5. "Could describe your current workload?"
  6. "How are you feeling about your work-life balance?"

What Is the Purpose of a Check-In?

The purpose of a check-in, especially in a work context, can vary depending on the format (one-on-one vs team meeting) and the organization's overall goals. However, some core purposes generally apply:

  • Communication and Progress Tracking: Check-ins provide a dedicated space for regular communication between team members and their manager or team leader. This allows for updates on ongoing projects and identification of roadblocks and ensures everyone is aligned on priorities.
  • Problem-Solving and Support:  Check-in meetings offer a platform to discuss challenges and brainstorm solutions collaboratively. Team members can voice concerns, receive support and guidance from their manager, and leverage the team's collective knowledge to overcome  obstacles.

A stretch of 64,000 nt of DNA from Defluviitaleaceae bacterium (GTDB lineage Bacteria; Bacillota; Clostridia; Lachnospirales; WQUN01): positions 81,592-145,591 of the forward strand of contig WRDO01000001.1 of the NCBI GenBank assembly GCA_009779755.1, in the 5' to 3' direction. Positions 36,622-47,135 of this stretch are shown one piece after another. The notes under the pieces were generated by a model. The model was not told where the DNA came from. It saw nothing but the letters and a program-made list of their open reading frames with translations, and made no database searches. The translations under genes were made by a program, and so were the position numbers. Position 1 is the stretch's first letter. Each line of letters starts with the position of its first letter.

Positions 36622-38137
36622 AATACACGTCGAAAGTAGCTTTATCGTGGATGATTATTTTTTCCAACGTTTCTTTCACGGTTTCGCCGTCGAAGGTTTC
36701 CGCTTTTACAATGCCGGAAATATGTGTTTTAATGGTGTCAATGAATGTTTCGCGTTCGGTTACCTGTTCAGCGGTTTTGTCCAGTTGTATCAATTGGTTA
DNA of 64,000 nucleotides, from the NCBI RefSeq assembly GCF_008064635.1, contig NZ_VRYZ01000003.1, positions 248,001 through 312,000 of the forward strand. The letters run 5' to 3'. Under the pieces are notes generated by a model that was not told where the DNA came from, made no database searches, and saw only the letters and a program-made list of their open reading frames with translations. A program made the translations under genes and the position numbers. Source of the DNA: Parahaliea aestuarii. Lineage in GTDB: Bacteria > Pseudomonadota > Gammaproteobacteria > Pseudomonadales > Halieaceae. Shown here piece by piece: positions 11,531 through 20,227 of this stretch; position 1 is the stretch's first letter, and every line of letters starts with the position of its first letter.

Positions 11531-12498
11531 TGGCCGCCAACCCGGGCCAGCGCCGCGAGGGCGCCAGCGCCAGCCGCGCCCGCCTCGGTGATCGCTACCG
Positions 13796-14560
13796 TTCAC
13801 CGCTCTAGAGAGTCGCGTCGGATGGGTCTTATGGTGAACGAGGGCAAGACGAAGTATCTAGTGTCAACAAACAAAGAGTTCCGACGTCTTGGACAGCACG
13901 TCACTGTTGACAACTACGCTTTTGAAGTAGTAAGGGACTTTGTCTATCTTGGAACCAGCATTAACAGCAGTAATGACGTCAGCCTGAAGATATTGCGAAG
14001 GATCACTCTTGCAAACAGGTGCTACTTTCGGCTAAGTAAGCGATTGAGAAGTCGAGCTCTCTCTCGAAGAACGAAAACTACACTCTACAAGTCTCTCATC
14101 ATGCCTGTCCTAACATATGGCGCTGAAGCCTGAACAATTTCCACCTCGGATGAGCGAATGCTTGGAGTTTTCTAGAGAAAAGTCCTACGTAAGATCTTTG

• Goal Setting and Feedback:  Regular check-ins can be used to set or review individual and team goals (often using the SMART goal framework). This fosters accountability and ensures everyone is working towards achieving common objectives. Additionally, check-ins can be a valuable opportunity to provide constructive feedback for continuous improvement and acknowledge recent successes.
  • Relationship Building:  Regular check-ins, particularly one-on-one meetings, can strengthen relationships between team members and their managers. This fosters a sense of trust, improves communication, and can contribute to a more positive and productive work environment.
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Check-in Meeting Agenda Template